In the late 1980s I was still living in my native city of Sofia, blissfully unaware of the impending end of Zhivkov’s regime under which my life had evolved up until then and of the subsequent cosmopolitan émigré life that was in store for me. One day, friends came to talk about a text that was exposing Bulgaria’s “economy of jars.” There was some element of embarrassment in this -- we had been “found out” about a practice that was far too common and that we did not give much thought of. The author was a Western woman who had written about the habit of Bulgarians who would visit with her to bring along jars of self-preserved food and leave them as gifts. This was so persistent that over time she had built up surplus and had started taking jars to other friends herself. Thus, she had become part of Bulgaria’s “economy of jars,” one of us.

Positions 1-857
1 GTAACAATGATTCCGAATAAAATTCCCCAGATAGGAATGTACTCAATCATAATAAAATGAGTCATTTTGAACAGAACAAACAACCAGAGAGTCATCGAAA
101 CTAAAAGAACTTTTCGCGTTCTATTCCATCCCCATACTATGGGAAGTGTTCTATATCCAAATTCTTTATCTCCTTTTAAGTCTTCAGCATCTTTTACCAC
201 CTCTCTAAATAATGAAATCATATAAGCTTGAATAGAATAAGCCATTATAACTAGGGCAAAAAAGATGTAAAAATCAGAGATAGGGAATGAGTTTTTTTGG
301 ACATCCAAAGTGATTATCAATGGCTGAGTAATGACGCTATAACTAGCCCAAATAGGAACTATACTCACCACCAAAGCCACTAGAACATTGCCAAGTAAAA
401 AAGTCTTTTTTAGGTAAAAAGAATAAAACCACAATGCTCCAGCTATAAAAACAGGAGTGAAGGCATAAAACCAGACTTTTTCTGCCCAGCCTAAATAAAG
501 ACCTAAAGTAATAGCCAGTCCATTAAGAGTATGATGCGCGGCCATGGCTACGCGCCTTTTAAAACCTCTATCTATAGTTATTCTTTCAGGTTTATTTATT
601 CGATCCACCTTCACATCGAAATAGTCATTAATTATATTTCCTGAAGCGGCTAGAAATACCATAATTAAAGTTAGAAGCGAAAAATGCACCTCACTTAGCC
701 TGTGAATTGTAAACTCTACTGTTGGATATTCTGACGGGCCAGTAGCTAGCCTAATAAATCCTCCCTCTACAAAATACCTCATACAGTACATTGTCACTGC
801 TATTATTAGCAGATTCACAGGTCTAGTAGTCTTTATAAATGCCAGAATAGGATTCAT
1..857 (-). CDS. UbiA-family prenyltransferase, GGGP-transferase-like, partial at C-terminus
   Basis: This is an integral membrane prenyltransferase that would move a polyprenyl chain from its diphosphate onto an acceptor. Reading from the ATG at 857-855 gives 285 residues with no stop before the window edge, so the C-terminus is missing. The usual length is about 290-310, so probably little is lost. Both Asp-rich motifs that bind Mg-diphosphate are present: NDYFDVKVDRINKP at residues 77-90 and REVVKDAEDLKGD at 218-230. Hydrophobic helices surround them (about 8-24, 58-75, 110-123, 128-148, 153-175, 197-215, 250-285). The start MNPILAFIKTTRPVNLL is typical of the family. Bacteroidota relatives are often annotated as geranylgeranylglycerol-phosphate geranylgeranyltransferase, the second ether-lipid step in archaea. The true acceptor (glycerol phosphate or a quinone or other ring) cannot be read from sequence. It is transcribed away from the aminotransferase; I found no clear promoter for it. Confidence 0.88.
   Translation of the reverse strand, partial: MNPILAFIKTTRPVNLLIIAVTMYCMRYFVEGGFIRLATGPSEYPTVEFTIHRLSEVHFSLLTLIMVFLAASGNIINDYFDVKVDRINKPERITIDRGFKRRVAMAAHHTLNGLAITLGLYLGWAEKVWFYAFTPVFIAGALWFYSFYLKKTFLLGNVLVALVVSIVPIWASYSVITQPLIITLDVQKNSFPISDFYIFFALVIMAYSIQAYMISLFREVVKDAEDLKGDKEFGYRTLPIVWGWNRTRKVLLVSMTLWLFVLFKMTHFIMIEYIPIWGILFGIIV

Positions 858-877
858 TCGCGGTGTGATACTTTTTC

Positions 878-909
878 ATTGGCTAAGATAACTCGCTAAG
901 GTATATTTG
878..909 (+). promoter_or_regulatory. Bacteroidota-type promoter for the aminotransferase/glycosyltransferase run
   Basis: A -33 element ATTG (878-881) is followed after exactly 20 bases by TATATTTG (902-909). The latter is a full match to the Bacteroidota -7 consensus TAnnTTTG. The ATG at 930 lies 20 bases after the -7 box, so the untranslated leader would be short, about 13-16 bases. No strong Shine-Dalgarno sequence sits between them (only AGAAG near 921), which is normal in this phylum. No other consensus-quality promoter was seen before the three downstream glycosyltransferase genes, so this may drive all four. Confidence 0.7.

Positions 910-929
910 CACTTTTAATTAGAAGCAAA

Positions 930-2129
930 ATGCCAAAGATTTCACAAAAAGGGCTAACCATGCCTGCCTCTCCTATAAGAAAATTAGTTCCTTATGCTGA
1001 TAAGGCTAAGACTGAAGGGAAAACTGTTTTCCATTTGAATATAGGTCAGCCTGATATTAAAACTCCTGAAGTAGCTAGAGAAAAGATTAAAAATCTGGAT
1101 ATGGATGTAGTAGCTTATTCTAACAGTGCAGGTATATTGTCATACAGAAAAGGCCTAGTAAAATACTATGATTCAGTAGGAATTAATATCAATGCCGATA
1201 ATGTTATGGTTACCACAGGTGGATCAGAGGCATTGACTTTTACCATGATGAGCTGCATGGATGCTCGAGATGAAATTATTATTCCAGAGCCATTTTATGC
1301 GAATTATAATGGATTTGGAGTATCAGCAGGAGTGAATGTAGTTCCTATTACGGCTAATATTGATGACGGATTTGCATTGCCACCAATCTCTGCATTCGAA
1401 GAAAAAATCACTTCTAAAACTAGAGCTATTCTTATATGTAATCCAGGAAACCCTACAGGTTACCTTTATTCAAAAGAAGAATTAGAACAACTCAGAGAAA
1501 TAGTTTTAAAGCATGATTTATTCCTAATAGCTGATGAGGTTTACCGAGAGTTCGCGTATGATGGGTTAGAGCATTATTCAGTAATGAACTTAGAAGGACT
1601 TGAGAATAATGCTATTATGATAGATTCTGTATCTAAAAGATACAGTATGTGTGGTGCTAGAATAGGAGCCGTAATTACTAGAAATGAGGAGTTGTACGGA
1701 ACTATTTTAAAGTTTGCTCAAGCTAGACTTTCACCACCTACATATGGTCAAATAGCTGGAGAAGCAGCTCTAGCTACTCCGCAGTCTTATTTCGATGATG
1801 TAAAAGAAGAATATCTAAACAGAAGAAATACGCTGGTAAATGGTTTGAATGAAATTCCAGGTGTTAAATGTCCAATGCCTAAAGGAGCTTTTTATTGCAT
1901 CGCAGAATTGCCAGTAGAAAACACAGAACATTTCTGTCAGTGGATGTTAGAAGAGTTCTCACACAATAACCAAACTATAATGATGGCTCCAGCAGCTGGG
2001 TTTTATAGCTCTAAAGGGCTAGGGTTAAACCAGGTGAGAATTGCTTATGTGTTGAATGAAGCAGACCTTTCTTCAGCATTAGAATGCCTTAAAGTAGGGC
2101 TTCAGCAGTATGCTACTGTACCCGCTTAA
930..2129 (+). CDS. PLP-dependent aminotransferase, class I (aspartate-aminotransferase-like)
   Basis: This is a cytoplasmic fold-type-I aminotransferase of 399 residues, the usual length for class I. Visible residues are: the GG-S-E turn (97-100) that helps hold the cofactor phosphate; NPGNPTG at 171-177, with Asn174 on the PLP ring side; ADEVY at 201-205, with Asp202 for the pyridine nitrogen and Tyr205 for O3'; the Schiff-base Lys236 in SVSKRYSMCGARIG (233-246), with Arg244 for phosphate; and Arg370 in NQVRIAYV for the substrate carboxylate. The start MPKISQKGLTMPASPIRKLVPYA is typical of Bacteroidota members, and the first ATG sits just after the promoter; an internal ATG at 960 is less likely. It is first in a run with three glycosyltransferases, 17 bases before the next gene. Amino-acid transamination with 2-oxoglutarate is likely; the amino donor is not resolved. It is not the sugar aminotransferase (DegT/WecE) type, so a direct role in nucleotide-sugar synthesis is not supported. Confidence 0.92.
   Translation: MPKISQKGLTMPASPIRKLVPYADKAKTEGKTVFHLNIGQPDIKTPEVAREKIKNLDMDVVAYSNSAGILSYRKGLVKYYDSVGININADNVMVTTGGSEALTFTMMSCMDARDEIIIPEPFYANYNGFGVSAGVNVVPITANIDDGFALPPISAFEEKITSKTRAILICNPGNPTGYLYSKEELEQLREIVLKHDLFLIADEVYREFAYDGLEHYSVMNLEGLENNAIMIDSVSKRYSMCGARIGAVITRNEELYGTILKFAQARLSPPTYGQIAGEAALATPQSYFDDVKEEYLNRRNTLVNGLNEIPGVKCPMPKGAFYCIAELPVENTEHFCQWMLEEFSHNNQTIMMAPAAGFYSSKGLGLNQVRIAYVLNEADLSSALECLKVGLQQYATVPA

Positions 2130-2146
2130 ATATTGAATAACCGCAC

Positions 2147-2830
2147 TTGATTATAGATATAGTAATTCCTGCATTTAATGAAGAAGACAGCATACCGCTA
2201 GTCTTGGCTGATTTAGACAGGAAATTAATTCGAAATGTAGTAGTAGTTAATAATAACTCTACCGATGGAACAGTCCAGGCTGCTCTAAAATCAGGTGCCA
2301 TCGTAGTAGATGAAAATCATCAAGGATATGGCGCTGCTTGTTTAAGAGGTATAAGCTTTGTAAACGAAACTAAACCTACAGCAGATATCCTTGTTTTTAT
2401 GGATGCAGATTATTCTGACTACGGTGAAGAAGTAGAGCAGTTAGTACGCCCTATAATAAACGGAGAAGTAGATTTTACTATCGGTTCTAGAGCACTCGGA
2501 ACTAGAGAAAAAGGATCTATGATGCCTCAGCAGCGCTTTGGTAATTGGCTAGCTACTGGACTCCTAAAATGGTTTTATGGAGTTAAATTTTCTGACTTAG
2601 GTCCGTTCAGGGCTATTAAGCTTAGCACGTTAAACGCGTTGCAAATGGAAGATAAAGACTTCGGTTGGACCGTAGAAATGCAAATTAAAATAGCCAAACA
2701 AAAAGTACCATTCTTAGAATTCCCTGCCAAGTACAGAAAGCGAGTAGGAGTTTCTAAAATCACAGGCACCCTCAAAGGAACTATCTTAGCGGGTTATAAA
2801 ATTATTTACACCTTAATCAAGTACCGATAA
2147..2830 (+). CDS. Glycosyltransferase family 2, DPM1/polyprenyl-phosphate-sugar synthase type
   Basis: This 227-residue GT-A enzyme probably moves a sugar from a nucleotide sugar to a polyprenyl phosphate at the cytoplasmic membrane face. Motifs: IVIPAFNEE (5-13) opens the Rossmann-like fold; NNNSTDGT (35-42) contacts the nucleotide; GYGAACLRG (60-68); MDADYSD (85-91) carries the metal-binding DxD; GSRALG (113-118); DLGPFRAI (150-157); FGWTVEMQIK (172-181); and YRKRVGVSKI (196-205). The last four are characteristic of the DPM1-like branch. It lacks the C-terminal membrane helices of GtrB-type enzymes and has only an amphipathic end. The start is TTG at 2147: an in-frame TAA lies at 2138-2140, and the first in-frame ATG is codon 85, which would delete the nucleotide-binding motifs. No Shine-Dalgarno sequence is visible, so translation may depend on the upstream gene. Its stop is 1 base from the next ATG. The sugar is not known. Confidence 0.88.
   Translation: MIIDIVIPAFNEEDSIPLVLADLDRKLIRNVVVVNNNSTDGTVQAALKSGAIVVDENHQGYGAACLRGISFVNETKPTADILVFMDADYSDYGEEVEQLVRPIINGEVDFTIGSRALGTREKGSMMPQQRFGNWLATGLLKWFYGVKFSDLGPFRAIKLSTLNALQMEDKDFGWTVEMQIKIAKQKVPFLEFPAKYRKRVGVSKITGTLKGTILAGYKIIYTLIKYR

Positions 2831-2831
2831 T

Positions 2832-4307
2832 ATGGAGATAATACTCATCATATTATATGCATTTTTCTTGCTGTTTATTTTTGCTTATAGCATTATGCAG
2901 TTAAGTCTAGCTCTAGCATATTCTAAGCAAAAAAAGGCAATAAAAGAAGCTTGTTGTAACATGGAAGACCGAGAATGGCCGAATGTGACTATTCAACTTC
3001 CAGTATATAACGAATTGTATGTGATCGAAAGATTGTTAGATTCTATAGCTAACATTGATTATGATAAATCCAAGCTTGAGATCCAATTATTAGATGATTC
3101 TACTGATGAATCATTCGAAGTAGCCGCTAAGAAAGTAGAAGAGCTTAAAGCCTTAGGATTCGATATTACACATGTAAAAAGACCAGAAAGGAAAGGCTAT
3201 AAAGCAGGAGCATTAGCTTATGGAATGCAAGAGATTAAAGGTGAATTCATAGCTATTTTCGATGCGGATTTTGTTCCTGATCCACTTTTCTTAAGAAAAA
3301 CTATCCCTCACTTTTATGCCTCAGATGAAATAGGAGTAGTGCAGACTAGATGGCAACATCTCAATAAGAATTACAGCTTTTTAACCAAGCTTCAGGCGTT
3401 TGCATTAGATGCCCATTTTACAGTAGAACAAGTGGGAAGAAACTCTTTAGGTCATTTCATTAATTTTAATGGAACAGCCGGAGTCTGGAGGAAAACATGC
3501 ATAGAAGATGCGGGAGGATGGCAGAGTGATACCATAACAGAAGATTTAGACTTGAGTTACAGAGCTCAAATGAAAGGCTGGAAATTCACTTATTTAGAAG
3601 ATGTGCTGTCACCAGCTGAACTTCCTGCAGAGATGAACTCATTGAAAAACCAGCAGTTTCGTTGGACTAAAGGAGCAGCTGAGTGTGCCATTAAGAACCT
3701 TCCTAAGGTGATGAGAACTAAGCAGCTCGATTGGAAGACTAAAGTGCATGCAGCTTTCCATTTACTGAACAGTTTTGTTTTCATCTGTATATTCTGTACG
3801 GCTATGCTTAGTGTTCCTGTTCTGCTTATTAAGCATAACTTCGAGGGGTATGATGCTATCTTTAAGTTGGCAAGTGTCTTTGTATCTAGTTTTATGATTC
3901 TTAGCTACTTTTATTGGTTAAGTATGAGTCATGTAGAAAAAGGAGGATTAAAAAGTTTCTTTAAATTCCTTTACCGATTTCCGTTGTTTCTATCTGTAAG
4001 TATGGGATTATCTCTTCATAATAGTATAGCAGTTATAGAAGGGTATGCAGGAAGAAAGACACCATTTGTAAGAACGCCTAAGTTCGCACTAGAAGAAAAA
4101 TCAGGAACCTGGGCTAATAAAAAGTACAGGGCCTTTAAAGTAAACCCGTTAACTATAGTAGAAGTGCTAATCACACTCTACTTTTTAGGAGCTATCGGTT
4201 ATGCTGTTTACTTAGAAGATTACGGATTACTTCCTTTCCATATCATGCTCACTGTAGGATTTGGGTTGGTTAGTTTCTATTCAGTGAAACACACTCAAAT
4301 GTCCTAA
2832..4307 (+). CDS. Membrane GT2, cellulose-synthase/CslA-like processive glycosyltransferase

I never read the text at the time, so rudimentary was my English, so all I knew about it probably came from conversations. Today I can confirm that this was a study by Canadian anthropologist Eleanor Smollett, whose 1989 text “Economy of Jars” was published in Ethnologia Europea and is now available online. Smollett was wondering “what could be learned about contemporary Bulgarian society by tracing the movements of the thousands, nay millions, of jars of food that criss-cross the country? Who gives what kind and how many to whom on what kinds of occasions? What statements about relationships are built into these gifts? How much importance do these jars (and other gifts of food) have in the quantity and quality of a family's food consumption?” (1989: 127). ... More